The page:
Case study: Fiji Women’s Rights Movement, Fiji
October 17, 2016
“(We learned that) empowering others begins with empowering yourself. (The Emerging Leaders Forum) was a journey of liberation.” – Lagakali Tavaiqia, graduate of the Emerging Leaders Forum.
Women who want to be leaders in Fiji have traditionally been met with conservative attitudes and few opportunities. Sexist attitudes about women’s ability to lead continue, and only 16% of Fiji’s current parliament is made up of women. Young women like Lagakali Tavaiqia can face the additional challenge of age discrimination.
She is determined to be part of the next wave of women leaders in Fiji. And with support from Fiji Women’s Rights Movement, her and other young women like her are dismantling patriarchal notions of what a women should be.
By teaching women about their rights from a young age, Fiji Women’s Rights Movement are shattering expectations about what a leader looks like in Fiji.
Their Emerging Leaders Forum (ELF) is a year-long leadership program that focuses on strengthening leadership skills among young women aged 18-25. It teaches young women to know their rights, gain confidence in public speaking and learn the value of their voice.
The ELF graduates then take their newfound skills and confidence into their communities and implement their own initiatives for change.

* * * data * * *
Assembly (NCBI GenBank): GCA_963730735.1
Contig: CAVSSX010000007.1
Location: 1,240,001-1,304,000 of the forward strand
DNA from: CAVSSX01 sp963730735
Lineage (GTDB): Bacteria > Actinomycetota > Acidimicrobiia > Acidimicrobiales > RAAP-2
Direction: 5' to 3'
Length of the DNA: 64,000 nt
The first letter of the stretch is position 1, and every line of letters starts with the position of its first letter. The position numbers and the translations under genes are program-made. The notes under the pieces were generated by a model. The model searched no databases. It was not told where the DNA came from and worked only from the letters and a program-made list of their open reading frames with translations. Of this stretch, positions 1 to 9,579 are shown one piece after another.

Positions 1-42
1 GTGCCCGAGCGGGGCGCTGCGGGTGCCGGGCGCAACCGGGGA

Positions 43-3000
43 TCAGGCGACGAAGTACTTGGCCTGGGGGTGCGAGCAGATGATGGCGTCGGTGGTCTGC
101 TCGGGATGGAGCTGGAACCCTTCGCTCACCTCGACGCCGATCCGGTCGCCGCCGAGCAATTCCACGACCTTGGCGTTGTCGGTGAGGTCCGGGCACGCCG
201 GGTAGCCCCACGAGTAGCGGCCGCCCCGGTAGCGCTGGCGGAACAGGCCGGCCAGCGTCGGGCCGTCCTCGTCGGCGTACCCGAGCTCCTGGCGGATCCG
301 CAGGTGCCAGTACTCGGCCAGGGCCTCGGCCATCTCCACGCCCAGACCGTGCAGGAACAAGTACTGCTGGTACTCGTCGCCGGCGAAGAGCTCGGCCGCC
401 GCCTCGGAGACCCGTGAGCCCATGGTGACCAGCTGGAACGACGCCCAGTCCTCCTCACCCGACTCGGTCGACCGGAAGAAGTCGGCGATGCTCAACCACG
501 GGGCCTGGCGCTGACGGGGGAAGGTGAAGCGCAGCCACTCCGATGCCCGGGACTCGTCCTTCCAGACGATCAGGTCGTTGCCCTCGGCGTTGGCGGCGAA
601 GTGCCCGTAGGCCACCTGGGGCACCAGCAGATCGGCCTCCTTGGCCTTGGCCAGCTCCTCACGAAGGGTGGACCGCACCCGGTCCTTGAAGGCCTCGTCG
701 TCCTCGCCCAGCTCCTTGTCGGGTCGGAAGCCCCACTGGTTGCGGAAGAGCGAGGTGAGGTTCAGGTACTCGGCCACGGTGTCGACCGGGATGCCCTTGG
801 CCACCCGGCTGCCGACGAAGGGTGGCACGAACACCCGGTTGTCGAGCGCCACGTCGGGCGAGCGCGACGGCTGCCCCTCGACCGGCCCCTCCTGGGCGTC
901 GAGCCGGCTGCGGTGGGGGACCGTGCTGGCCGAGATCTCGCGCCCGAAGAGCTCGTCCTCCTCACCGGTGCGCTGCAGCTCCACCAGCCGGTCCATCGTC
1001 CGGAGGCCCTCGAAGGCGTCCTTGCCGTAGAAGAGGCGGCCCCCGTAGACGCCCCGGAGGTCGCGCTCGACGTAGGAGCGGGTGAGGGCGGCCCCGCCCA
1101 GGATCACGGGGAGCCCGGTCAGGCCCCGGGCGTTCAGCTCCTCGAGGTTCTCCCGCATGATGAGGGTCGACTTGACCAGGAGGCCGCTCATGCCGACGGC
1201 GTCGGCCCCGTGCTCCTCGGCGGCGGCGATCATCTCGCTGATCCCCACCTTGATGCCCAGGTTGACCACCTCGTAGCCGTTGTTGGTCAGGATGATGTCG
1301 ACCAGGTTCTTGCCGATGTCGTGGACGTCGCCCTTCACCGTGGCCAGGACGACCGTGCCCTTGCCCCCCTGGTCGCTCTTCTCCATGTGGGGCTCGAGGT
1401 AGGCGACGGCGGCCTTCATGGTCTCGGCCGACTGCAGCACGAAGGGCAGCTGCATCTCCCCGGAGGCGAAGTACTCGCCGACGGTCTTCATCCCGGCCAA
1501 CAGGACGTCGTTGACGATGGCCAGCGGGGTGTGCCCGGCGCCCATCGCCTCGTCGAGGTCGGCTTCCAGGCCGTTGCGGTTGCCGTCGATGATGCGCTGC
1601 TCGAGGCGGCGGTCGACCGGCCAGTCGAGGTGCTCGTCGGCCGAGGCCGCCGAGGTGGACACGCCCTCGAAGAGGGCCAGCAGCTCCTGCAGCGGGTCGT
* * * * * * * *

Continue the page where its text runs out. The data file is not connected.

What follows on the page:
Maryann Lockington, like Lagakali, is one of the graduates of the latest cycle of ELF. Maryann was already an up-and-coming member of Fiji’s youth parliament, but ELF helped ensure she can speak to and for the diverse voices of her community:
“In the youth parliament I’m exposed to people that are quite conservative, and being able to really communicate my views to them constructively without stepping on their toes too much… I learned that from ELF. It’s really helped me get across feminism as a thing for everyone, and there’s that idea that it’s not, (that) it’s just for women.”
Many past ELF graduates have gone on to do spectacular things for women’s rights. Betty Barkha is now on the board of a global women’s rights organisation, AWID. Roshika Deo ran as an independent candidate in the 2014 Fijian Elections. And Mei Mili is working directly with girls in her community to break the cycle of deeply entrenched gender inequality.